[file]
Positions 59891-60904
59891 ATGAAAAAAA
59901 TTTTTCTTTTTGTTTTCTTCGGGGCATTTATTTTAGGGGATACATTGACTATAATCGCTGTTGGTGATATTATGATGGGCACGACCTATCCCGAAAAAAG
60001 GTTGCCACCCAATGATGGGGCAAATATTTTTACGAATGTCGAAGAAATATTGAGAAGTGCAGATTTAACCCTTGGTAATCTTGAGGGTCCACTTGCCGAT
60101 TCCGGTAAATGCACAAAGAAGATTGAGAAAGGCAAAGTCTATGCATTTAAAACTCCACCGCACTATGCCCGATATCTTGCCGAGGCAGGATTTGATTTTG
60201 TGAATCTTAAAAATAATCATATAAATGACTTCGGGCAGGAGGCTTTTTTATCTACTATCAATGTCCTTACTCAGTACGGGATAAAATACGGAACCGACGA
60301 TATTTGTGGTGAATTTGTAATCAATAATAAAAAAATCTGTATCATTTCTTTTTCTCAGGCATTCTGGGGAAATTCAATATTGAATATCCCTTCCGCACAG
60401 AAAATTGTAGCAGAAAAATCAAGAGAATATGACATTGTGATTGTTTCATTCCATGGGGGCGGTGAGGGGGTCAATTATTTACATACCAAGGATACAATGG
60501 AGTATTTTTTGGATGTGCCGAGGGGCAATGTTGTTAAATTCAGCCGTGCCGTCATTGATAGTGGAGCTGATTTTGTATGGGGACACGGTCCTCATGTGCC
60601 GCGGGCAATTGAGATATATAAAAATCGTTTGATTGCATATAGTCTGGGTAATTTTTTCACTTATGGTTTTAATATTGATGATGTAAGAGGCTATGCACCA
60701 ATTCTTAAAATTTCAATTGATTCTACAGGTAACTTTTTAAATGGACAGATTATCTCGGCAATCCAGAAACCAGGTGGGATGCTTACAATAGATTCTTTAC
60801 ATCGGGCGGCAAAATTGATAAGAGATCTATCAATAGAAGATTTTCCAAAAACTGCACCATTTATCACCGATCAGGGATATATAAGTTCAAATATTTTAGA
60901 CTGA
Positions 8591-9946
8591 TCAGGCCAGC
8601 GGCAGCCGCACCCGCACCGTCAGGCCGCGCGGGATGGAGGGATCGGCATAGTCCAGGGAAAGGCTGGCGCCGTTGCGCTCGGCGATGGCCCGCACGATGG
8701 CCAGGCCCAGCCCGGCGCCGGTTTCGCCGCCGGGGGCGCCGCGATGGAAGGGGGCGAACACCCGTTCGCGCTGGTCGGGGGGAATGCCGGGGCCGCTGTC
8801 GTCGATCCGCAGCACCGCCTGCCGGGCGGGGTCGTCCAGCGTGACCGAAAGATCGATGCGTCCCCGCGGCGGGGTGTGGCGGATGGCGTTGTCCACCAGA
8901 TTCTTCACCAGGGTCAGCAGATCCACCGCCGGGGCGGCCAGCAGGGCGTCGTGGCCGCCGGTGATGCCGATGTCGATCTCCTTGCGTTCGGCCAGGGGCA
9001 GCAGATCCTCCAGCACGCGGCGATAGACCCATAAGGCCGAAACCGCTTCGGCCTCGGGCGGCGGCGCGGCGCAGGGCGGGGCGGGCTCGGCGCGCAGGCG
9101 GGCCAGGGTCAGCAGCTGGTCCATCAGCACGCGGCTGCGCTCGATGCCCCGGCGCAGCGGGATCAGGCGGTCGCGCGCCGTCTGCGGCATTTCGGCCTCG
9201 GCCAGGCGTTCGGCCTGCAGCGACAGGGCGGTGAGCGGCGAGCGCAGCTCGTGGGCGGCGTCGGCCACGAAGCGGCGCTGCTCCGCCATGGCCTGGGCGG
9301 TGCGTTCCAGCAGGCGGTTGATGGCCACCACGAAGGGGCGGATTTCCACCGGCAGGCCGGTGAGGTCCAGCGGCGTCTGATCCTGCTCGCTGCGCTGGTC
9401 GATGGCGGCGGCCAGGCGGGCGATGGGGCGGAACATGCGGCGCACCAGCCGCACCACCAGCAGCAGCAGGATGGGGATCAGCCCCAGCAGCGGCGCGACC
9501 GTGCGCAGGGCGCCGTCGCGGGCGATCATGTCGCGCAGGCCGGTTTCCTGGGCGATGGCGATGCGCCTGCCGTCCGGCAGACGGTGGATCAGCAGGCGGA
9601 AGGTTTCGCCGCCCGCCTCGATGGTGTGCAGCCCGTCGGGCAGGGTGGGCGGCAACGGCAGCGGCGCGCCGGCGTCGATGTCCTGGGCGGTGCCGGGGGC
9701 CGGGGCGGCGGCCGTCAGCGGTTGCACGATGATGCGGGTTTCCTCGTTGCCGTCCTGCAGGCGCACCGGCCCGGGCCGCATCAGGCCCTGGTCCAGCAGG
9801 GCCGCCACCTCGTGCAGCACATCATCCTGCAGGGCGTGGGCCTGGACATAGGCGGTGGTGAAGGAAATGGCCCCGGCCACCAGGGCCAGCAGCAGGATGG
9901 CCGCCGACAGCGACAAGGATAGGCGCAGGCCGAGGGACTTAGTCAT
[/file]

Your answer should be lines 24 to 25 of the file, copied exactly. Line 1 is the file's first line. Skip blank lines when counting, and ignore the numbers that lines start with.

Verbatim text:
9401 GATGGCGGCGGCCAGGCGGGCGATGGGGCGGAACATGCGGCGCACCAGCCGCACCACCAGCAGCAGCAGGATGGGGATCAGCCCCAGCAGCGGCGCGACC
9501 GTGCGCAGGGCGCCGTCGCGGGCGATCATGTCGCGCAGGCCGGTTTCCTGGGCGATGGCGATGCGCCTGCCGTCCGGCAGACGGTGGATCAGCAGGCGGA